He forgot to eat the seventh yeanling, who had hidden under the bed. Also, when the goat mother returned from the market with a basket on her arm, it was this yeanling who told her that the wolf had eaten his six younger brothers.
“Ah! my children! my dear children!“quavered the goat wiping her eyes with a corner of her apron.
But, regaining his courage, she took her youngest by the hand and began looking for the wolf. It was not long in finding him sleeping soundly behind the well and snoring with all his might.
“Wait, thief!” said the goat mother; “you’ll see!“
And drawing from her basket a kitchen knife, at once she splits the wolf’s stomach throughout its length, and the six yeanlings jump to the neck of their mother. Because the wolf had swallowed them so greedily, that he had not taken the time to chew and they were still alive.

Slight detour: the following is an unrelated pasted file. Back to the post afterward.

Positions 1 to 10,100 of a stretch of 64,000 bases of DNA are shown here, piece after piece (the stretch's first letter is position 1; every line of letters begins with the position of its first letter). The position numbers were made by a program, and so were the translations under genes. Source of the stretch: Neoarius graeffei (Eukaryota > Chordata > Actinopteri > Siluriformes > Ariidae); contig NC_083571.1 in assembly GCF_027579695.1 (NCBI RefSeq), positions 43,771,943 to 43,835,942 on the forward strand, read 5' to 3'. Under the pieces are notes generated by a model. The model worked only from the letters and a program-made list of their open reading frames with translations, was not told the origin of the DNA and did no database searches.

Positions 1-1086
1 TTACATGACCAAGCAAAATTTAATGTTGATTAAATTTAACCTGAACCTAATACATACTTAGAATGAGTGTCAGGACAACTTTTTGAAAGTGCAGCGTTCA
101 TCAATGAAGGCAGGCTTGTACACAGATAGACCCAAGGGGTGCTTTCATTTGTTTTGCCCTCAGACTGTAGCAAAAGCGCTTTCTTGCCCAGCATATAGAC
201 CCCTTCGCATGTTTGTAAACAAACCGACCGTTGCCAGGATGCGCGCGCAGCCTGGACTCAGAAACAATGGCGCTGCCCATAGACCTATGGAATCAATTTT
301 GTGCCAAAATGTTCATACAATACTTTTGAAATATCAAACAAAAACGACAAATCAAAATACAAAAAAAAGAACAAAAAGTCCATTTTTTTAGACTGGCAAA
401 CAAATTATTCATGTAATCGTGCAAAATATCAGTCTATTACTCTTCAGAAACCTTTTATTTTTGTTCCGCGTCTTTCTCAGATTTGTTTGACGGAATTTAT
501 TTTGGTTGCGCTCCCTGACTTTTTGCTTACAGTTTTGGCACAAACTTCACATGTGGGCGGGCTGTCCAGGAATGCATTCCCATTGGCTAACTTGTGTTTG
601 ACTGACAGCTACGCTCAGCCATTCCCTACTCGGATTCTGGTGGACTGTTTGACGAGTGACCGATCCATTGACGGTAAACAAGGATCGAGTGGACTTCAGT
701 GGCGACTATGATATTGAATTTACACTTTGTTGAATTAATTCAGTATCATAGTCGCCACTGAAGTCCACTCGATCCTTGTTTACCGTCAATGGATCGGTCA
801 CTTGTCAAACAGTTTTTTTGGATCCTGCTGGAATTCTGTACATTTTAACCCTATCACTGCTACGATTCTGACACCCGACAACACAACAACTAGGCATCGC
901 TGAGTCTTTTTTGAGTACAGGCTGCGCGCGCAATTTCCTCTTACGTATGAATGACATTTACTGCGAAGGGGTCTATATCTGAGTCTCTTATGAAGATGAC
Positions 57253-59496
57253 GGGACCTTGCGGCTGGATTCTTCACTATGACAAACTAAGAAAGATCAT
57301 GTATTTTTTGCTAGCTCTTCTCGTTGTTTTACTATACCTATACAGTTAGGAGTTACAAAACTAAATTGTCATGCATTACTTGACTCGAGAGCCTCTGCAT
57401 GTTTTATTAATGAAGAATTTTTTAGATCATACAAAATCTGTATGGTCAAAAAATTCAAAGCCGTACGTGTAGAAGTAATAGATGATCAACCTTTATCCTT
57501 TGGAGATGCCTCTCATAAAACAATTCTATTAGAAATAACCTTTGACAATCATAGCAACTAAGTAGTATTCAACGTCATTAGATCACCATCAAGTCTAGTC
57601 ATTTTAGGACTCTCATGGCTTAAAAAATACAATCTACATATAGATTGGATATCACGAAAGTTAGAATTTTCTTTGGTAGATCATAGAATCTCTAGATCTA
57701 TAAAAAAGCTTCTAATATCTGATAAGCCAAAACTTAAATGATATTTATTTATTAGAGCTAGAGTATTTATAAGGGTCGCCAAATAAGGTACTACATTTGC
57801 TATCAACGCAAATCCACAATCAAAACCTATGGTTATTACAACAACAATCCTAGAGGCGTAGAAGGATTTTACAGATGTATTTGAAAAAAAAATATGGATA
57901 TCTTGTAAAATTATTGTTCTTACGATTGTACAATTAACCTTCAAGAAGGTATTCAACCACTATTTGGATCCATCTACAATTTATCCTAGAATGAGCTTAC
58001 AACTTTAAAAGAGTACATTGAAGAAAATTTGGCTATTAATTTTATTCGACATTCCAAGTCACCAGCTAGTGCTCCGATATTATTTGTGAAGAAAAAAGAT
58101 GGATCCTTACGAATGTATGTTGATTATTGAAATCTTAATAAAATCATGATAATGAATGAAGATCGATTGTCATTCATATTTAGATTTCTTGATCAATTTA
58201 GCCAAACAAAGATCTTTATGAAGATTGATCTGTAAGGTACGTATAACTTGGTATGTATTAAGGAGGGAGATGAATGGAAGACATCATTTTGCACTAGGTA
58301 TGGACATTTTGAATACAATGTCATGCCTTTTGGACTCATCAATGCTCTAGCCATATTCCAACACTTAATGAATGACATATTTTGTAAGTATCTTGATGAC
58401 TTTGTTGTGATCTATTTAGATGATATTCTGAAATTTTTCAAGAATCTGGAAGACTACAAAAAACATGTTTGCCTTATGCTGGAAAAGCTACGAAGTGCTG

The goat and yeanlings laughed and cried together for a moment; then the mother said:
“It’s not all! Go quickly and get me six large stones. I will put in your place in the belly of the wolf, and I will sew up his skin. As he does perceive anything upon waking.“
When all was finished, the mother and children were hiding, to see what would do the wolf.
After a moment, he woke up, rubbed his eyes and felt his stomach.
“As it is hard!” he growled. “No doubt I have not digested well. Ah! I know, I forgot to drink.“
And standing up, he went to the well. In her womb, the six stones made a strange noise.
“I really do not know what bangs like that in my stomach,” said the wolf.
And he bent to drink.
But this movement threw stones one on another in the stomach of the wolf, their weight dragged him forward, and the old robber fell upside down in the bottom of the well.
Then the goat and her yeanlings danced around the well a joyful round.
(Translated and adapted from ABC – Petits Contes, by Jules Lemaître)